“King, there is only one thing left for you to do....Take it before your filthy, abnormal, fraudulent self is bared to the nation.”
Dr. Martin Luther King received this demand in an anonymous letter in 1964. He believed that the letter was telling him to commit suicide.
Who wrote this anonymous letter? Most likely William Sullivan, an assistant director of the FBI.
Who was Sullivan trying to impress in his campaign against King? J. Edgar Hoover.
In this unsparing exploration of one of the most powerful Americans of the twentieth century, accomplished historian Marc Aronson unmasks the man behind the Bureau—his tangled family history and personal relationships; his own need for secrecy, deceit, and control; and the broad trends in American society that shaped his world. Hoover may have given America the security it wanted, but the secrets he knew gave him—and the Bureau—all the power he wanted. Master of Deceit challenges readers to explore Hoover and his secrets by offering dossiers of photos from his files, as well as FBI memoranda, movie posters, magazine covers, and cartoons from the era. Was Hoover a protector of America or a betrayer of its principles? What is the price of security? Here is a book about the twentieth century that blazes with questions and insights about our choices in the twenty-first.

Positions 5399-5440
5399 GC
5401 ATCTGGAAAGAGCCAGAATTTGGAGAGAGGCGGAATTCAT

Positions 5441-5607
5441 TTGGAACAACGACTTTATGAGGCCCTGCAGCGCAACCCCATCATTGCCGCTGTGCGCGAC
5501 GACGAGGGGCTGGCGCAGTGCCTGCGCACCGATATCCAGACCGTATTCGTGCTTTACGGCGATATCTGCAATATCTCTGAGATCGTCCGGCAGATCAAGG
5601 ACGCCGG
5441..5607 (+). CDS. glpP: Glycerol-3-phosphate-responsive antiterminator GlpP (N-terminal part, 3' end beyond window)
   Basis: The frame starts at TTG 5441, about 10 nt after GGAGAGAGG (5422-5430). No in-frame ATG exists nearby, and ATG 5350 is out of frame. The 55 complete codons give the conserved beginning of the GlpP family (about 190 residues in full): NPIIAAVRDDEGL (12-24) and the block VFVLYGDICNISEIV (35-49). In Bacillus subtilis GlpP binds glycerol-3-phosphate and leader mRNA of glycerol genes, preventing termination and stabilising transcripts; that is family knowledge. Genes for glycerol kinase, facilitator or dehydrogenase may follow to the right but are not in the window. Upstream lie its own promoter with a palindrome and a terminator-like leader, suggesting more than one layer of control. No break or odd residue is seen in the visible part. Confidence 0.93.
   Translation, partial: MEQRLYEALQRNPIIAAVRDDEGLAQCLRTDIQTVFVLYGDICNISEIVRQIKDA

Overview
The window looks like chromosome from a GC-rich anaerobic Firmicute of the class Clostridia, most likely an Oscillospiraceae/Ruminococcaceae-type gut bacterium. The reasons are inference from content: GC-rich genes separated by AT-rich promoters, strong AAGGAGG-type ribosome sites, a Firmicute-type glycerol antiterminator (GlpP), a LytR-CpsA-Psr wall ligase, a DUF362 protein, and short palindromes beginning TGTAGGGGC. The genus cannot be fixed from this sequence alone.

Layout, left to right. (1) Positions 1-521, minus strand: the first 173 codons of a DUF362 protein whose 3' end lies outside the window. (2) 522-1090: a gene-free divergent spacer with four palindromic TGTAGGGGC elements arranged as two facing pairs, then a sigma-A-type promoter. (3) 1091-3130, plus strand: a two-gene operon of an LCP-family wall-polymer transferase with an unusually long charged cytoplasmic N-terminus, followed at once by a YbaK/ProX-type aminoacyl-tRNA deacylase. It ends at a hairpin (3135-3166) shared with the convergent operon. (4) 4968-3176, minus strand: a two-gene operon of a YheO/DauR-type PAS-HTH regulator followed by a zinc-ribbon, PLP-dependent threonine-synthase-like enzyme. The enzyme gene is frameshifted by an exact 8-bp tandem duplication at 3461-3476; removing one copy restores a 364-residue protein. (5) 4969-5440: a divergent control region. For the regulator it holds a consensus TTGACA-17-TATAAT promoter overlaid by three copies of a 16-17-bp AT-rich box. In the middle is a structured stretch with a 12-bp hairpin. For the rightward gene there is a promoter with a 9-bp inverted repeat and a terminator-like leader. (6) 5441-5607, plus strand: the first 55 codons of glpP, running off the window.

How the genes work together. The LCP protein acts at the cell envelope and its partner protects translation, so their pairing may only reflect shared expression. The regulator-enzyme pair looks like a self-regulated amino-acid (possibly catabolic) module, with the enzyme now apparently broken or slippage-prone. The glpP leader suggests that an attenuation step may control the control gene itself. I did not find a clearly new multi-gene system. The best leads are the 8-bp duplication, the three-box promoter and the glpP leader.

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"I must have blinked when this was taught in history class and am fascinated to learn more about J Edgar Hoover, other than that he created and was head of the FBI for years. He was a shady character- just like some of the ones he claims to have collected files of information on! Also very interesting to learn more about communism, the fear of the Cold War years, and really think about how our reaction to 9/11 mirrors the problems of that earlier time. Why is it that when we feel unsafe, it is our personal freedoms that are compromised- aren't those freedoms the very thing that a democracy is based on?"
Lisa (5 out of 5 stars)